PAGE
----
More screeners: Bones, The Night Stalker, Everyone Hates Chris, Reunion, The Loop, Still Life

As promised, here’s some more reviews of the shows that are set to appear on US screens this Fall (I’m practically fluent in American, aren’t I?):

Bones: Desperately derivative. An anthropologist who specialises in excavating bones (hence her nickname) and who is also a best-selling crime novelist, finds herself loaned out by her museum to help the FBI with its forensic work. Supposed to be more realistic than CSI, but with the results of Bones’s work shown off in holographic movies rather than say, on a piece of paper, the one area it does have any realism is in the FBI’s dislike of forensic teams thinking they should be doing the interviewing, rather than the agents.

David Boreanaz from Angel shows that he’s only comfortable doing one role and in one type of show: here he is, surprise, surprise, a brooding, enigmatic, slightly hard, potentially evil FBI agent who’s guilty about his past and tries to make amends; he also has to play second fiddle to a kickboxing female lead. Find some new roles David. And while you’re at it, if you can find even one iota of originality for Bones, you might just save the show.

The Night Stalker: A remake of the classic 70s show Kolchak: The Night Stalker, this doesn’t quite capture its delightful insanity and character, but does show a little promise. Stuart Townsend, who’s slightly famous from movies such as The League of Extraordinary Gentlemen and Shooting Fish, is Kolchak, ace crime reporter obsessed with supernatural explanations for crimes. Where he differs from the original Kolchak is that his quest is motivated by the murder of his wife by something weird, several years ago, rather than simple journalistic desire to get a scoop. He’s also acquired a partner, when the original quite famously worked alone and had the personality for two people. It’s quite flat and matter of fact in comparison, illustrated by the big bads in the new show being some mangy, nocturnal dogs rather than the indestructible, immortal Jack the Ripper of the original series’ pilot episode. But there’s the hint of an arc for the show, rather than just random evils, and any show with a journalist as a hero has to be good, by definition, so I’ll be watching this one.

Everyone Hates Chris: Sitcom based on the childhood of comedian Chris Rock. I liked this. It wasn’t full of belly laughs, but in comparison to the 60s white middle-class nostalgia of The Wonder Years and Oliver Beene, it’s refreshing. Not sure I’ll stick with it for very long, but if they can find the laughs, it’ll be great.

Reunion: Why? Why, why, why? This is so much arse. Someone’s died, we’re at his or her funeral and it’s clear a childhood friend has done the dirty deed. The rest of the episode is one long flashback to the year 1986 (or was it 1987?) which practically has neon lights blinking “It’s the 80s! Look! Yet we filmed it this year!” at the bottom of the screen to make sure you notice how “clever” the producers are. Watch and crack up as one of the characters rants about how great Wham! is and how Andrew Ridgeley is an unappreciated musical genius who will wow the world with his prowess in years to come. “Ha!” we say. “If only he knew then what we know now.” Except we don’t; rather, we want to smack the producers on the backs of their heads in the hope that it will reactivate the subtlety lobes in their brains.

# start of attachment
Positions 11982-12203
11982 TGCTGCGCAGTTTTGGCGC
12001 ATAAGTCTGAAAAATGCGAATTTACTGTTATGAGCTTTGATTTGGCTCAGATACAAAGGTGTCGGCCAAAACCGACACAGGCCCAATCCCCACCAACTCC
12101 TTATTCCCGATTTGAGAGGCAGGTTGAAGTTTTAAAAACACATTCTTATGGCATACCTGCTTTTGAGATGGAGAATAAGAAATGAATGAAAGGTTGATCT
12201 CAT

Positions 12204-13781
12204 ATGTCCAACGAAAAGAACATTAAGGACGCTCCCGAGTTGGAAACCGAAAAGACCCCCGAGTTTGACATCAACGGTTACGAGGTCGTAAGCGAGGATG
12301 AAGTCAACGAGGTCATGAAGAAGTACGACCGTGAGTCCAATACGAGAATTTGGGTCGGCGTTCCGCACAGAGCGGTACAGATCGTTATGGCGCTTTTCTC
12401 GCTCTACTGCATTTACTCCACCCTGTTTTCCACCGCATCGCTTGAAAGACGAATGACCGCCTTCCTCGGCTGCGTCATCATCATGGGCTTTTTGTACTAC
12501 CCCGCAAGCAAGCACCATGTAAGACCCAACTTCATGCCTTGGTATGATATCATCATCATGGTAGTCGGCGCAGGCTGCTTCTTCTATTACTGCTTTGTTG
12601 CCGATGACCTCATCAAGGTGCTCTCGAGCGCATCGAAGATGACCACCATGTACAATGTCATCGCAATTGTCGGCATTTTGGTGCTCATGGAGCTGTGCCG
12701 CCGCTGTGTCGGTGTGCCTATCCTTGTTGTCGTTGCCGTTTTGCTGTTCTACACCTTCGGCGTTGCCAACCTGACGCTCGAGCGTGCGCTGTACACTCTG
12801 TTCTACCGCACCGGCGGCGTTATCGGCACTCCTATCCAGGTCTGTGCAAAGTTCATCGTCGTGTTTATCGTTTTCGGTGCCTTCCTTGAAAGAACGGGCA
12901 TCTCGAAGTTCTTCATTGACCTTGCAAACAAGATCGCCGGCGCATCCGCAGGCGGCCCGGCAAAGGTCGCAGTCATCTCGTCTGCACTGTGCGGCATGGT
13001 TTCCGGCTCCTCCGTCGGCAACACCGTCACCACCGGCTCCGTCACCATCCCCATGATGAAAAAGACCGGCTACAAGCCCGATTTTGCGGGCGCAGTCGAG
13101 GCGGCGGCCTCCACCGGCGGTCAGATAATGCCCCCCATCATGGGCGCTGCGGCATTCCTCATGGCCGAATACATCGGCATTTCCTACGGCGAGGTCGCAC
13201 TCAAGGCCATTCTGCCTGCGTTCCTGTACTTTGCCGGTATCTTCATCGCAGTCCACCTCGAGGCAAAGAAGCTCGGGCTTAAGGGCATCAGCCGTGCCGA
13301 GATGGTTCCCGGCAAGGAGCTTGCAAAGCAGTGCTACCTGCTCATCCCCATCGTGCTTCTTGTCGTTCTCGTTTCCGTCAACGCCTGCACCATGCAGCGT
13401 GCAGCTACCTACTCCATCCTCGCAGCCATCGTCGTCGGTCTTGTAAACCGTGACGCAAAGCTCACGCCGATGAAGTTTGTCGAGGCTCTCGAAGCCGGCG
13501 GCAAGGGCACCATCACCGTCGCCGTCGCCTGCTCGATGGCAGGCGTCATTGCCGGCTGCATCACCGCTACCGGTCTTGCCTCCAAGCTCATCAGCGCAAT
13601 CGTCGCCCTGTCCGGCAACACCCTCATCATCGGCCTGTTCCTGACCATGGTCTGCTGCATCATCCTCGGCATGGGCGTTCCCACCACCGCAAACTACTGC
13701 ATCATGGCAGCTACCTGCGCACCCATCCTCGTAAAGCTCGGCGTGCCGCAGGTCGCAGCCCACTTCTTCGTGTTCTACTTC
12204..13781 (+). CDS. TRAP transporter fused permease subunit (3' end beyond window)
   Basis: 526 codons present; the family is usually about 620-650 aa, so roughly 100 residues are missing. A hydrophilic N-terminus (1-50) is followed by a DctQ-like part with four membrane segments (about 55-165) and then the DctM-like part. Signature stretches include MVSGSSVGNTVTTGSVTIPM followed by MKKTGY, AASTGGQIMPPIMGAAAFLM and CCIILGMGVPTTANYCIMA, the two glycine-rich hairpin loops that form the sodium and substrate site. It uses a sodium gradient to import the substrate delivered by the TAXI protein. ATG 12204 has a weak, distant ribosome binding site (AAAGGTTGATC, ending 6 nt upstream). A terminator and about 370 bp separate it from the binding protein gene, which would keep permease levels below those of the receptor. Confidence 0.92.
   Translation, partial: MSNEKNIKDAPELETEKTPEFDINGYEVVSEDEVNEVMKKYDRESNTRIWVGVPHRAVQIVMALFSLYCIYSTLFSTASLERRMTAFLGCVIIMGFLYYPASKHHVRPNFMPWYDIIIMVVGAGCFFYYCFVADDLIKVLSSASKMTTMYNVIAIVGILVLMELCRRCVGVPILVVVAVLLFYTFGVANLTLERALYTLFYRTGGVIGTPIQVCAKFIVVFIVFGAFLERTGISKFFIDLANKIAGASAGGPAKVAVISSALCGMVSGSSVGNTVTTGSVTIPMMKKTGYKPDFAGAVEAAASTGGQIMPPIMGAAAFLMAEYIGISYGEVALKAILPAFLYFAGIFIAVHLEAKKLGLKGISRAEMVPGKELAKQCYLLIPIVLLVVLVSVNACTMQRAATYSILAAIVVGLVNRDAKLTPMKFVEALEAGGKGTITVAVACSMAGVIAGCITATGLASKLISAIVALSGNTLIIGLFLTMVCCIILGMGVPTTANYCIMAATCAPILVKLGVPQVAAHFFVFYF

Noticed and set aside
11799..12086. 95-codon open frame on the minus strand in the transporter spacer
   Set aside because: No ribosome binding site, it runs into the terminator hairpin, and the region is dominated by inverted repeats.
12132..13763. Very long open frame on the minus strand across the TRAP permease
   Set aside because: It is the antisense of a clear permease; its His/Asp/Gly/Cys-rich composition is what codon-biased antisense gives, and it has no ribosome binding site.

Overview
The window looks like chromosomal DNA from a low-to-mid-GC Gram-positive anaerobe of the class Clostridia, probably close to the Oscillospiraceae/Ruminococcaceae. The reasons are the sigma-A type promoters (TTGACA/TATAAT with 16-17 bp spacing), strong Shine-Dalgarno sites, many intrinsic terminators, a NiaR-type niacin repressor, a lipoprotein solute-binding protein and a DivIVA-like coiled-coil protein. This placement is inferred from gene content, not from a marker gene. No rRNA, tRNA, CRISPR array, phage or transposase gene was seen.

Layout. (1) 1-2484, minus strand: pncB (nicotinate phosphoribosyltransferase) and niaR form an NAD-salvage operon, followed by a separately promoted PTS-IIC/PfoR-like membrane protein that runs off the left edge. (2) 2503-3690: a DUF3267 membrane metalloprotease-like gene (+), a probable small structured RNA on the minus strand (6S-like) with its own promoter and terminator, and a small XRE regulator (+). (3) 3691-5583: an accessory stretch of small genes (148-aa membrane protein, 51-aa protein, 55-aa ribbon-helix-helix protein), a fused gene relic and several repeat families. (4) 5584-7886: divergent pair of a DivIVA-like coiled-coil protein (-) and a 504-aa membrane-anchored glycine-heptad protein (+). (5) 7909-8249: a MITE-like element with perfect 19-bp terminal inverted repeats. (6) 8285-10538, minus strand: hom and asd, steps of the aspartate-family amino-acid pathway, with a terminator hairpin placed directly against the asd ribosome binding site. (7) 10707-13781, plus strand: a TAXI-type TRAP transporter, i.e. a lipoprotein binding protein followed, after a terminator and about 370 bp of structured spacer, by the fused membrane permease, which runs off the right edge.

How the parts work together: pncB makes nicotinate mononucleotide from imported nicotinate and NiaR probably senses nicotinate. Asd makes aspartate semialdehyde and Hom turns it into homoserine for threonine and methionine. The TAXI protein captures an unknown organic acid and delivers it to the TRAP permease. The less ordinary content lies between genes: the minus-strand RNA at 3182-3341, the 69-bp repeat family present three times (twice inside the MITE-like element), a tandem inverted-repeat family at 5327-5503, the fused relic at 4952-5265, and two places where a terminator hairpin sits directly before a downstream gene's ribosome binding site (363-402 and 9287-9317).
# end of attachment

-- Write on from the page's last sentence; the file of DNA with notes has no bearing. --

At the end of the episode, we get promised a flashback to 1987 (or maybe 1988) so it’s clear this is only going to run for 20 episodes. Or possibly until we get so bored, wondering how all this character development could possibly make the identity of the murderer interesting in any way to us, that we go and kill the writers and get out own flashback shows, each episode focusing on the 60 minutes of our lives each episode of Reunion wasted. Do not watch under any circumstances.

The Loop: Possibly the first explicitly Generation X-derived show on record, and surprisingly good. While others just have generic drifters in dead-end jobs they hate, The Loop practically has on-screen margin notes for that full Gen X feel. Fun plot, fun characters, fun dialogue and situations: this was good. I liked it. And if you’re wondering about the name, the show’s set in Chicago rather than New York, for once.

Still Life: This has been sitting in someone’s unaired pilots tray for over a year, and boy, I wished it had stayed there. Makes Picket Fences and Seventh Heaven look like an Extreme Sports channel, it’s that dull. It has a “concept”: the show is narrated by a dead cop a year after he has been shot in the line of duty and his brother has just returned home with his ashes. We see how everyone is still grieving and screwed up their lives as a result. And that’s probably all we’re going to see for 20 episodes. Please no.


  • Rob Buckley

    I’m Rob Buckley, a journalist who writes for UK media magazines that most people have never heard of although you might have heard me on the podcast Lockdown Land or Radio 5 Live’s Saturday Edition or Afternoon Edition. I’ve edited Dreamwatch, Sprocket and Cambridge Film Festival Daily; been technical editor for TV producers magazine Televisual; reviewed films for the short-lived newspaper Cambridge Insider; written features for the even shorter-lived newspaper Soho Independent; and was regularly sarcastic about television on the blink-and-you-missed-it “web site for urban hedonists” The Tribe. Since going freelance, I've contributed to the likes of Broadcast, Total Content + Media, Action TV, Off The Telly, Action Network, TV Scoop and The Custard TV.